Agreed, but what about us sinners who have no character in the light or the dark--mercy and forgiveness are our only hope combined with the grace that leads us to repentance and the Sacrament of Penance.

WSquared said...

Should we ever encourage sinners to sin no matter how nice, good looking, pleasing, effervescent, kind and good in other ways the sinner is? No, only enablers do that!

Thank you, Father.

There seems to be this tacit understanding that "nice," "respectable," and "successful" people get a free pass when it comes to mortal sin: fornication is somehow "okay" or "minor" if someone "helps the poor" at a soup kitchen. Anyone who calls fornication fornication is necessarily a "moralizing, legalistic Pharisee." Hypocritical as any form of false piety is, it's just as hypocritical to lie about love, sex, and marriage in private as well as in public.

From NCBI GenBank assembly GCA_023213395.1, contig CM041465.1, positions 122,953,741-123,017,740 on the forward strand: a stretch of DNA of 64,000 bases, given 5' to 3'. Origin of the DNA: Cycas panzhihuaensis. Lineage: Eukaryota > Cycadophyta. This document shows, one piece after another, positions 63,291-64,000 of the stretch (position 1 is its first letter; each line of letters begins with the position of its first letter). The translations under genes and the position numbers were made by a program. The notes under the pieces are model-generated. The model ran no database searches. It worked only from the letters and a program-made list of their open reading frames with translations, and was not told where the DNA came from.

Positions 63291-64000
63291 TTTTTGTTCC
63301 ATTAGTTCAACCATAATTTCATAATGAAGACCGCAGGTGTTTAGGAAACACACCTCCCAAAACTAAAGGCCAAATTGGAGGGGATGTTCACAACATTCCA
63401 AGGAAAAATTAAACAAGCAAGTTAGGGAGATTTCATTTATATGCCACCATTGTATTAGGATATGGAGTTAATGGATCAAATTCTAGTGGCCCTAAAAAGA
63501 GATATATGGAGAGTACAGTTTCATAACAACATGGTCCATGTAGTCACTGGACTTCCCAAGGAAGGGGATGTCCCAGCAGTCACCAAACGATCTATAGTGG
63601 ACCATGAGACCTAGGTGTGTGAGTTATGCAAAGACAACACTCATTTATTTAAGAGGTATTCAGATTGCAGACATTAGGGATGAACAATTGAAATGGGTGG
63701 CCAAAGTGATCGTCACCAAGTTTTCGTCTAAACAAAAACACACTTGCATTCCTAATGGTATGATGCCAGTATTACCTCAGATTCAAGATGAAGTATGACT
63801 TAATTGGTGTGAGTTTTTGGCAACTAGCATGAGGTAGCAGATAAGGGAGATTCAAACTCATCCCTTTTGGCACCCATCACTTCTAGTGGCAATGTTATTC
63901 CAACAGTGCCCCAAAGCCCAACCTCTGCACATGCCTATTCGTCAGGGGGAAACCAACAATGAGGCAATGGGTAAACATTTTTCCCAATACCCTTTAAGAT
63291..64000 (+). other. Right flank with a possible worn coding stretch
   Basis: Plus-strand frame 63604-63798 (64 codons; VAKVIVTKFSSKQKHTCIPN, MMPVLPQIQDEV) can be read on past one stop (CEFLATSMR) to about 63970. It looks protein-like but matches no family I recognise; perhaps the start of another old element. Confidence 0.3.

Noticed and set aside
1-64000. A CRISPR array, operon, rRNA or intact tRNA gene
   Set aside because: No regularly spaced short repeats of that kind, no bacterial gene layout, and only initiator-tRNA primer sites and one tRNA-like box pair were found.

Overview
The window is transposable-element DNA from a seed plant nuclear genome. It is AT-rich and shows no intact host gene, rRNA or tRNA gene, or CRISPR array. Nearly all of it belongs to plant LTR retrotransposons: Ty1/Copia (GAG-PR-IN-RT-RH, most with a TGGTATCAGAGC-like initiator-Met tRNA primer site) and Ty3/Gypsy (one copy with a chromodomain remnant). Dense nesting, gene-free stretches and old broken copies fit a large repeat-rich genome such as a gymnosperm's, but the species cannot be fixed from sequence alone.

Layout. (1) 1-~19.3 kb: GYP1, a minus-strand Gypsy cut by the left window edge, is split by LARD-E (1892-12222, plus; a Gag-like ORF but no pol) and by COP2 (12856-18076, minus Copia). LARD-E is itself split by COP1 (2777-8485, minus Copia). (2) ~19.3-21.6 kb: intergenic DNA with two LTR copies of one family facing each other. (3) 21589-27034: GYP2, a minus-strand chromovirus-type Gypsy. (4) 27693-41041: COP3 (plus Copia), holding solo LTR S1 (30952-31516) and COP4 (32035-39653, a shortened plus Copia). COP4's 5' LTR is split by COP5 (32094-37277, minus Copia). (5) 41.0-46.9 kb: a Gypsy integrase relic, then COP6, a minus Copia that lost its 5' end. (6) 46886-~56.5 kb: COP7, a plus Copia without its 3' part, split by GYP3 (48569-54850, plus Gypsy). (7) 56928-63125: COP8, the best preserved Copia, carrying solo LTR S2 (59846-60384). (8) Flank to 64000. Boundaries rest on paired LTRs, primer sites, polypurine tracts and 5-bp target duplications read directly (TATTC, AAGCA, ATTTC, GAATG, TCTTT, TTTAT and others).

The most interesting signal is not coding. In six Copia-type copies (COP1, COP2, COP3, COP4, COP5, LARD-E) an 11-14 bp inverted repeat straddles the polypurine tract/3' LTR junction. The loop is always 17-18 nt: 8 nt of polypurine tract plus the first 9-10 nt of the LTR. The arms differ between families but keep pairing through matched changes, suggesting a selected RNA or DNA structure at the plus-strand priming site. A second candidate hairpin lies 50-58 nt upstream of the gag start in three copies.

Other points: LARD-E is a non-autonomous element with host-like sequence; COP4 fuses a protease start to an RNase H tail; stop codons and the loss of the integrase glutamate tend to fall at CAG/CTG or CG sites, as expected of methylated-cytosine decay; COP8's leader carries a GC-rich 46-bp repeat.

Moreover, there's widespread presumption that good intentions excuse bad results. But the road to Hell is oft paved with good intentions. Just as tiresome is the idea that "supporting" someone means enabling, even celebrating, their mortal sin. It's also interesting that we fawn over how smart and how quick to learn our children are in "getting good grades," but we expect them to be completely and utterly stupid when it comes to spiritual matters-- our educations make us and our children "too smart for Catholicism" but we whine loudly in the next breath that Pope Benedict was "too intellectual" and St. Thomas Aquinas would turn our brains inside out.